When most people hear the word “vegan,” the first thing that usually pops into their heads is a bunch of pretentious hippies with a holier-than-thou complex. Or, they just think of uptight people who are too picky about what they eat. But the truth is, veganism is a noble lifestyle that’s about more than just food. Yes, a big part of being vegan is about eating a plant-based diet, but it’s also a personal commitment to hold all lives as sacred and live an environmentally conscious life. When you’re first transitioning to a vegan lifestyle, you might face a lot of challenges, and the sea of information on the internet can further increase your confusion. To help make your transition as smooth as possible, here’s what you need to know about living a vegan life.
Most cosmetics and toiletries, including lipsticks, blushers, shampoos, and soaps, have a shocking number of animal products. You’ll even find well-known toothpaste brands that have pork fat in them. Plus, many global cosmetic brands still test their products on animals. Fortunately, as the cosmetic experts at Mineralissima.com demonstrate, there are many vegan-friendly alternatives out there, which means that you can still look your best without contributing to the exploitation of animals. To know if a product is vegan, look for the “V” symbol on the packaging, and keep an eye out for the jumping bunny sign; it indicates that the product is cruelty-free, meaning it hasn’t been tested on animals. Nonetheless, it pays to know the common animal products found in cosmetics so you could steer clear of them.
- Tallow: This is another name for animal fat, and it’s usually used for making soaps and candles.
- Squalene: A widely-used oily, liquid hydrocarbon extracted from shark liver.
- Caprylic acid, also known as caprylic triglyceride: Made from cow and goat milk.
- Keratin: Comes from quills, hooves, and animal hair, and found in many shampoos, conditioners, and hair products.
- Silk powder: Made by dissolving silkworms in boiling water to create silk fibers, and used in most high-quality cosmetics.
- Hyaluronic acid: Extracted from rooster combs, which are the red bits at the very top of their heads.
- Honey, beeswax, royal jelly, and propolis: Obviously, they come from bees and are often found in lip balms, moisturizers, and soaps.
Novices who are new to the vegan life know that they should stay away from leather, fur, and wool, but there is a variety of other materials that you should avoid as well. The good news is, there are plenty of alternatives out there that look and feel just like the animal-sourced ones. Some common materials used in the manufacturing of clothes are also found in furniture and beddings. Here’s what to look out for in either case.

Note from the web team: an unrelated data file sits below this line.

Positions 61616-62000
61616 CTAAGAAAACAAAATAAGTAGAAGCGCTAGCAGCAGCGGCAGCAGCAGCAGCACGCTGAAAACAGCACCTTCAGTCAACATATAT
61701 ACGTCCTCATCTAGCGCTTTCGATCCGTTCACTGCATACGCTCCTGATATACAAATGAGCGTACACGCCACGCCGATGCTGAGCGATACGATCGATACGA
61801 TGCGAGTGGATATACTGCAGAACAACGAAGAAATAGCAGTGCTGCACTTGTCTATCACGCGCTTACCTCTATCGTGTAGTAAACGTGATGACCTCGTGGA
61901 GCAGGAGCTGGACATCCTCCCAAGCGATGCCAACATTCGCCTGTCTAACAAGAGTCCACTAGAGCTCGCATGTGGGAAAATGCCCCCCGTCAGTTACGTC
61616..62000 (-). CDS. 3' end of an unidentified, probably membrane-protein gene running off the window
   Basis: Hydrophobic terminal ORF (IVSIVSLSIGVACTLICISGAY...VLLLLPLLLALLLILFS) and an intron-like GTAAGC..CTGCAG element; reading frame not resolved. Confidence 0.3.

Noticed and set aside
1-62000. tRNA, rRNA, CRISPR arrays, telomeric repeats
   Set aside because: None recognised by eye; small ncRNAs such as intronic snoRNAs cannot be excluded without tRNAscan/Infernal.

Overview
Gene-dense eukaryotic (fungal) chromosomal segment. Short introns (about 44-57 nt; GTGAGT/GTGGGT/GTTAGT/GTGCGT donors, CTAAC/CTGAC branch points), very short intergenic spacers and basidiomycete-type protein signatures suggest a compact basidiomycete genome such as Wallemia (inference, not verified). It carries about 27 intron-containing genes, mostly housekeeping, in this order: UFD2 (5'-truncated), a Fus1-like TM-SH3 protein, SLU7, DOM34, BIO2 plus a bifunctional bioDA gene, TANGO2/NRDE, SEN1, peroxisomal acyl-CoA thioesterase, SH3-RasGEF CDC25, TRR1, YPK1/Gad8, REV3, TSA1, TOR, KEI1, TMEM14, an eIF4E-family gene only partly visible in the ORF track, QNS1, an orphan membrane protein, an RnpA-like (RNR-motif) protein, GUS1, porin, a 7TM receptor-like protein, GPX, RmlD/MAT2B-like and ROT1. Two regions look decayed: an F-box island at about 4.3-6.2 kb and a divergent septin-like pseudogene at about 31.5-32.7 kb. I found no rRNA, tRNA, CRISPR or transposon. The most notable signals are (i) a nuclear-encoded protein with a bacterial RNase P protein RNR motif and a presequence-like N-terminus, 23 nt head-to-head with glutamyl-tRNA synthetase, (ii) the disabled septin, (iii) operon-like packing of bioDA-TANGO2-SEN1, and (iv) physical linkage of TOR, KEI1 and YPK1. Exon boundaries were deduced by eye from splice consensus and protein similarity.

- Cashmere: Typically made from the soft undercoat of cashmere goats.
- Angora: This is a type of wool obtained by skinning angora rabbits – usually alive.
- Shearling: A sheep’s tanned skin with the wool attached, usually comes from young lambs.
- Suede: Commonly made from the underside of the skin from calves, lambs, goats, and sometimes even deer.
- Silk: As mentioned before, it is made by boiling silkworms until they dissolve.
- Feathers: Commercially, birds are usually plucked bare for their feathers. Besides clothes, feathers are also used to make down duvets, cushions, pillows, and blankets.
Usually, the last thing people think about when buying a pair of earrings or a necklace is animal-sourced materials, but animal products have found their way into every part of our lives, including our accessories. Here are some of the most common things you should avoid.
- Pearls: Although they are naturally made by oysters, clams, or mussels, sometimes a piece of dirt gets trapped inside their shells, which is usually covered with an irritating fluid that is put inside the crustacean forcibly.
- Exotic skins: Besides cow skin, many animals are killed for their “exotic-looking” skin to make handbags and shoes, such as snakes, alligators, crocodiles, kangaroos, and even cats and dogs.
- Glue: Commonly extracted from animal products and usually used to hold shoes together.
Veganism is more than just a diet; it’s a way of life. From the makeup and clothes you wear to the furniture you buy as well as a variety of other products you use every day, going vegan means cutting out all animal-sourced ingredients and reducing the effect of human demand on animals and the planet. For an easy transition, start eliminating animal-sourced products gradually, avoid overcomplicating your meals, and do your research to learn about the essential vegan alternatives to be able to make diverse and delicious meals. You’re committing to a huge lifestyle change, so be patient with yourself and accept the fact that you’ll make mistakes along the way.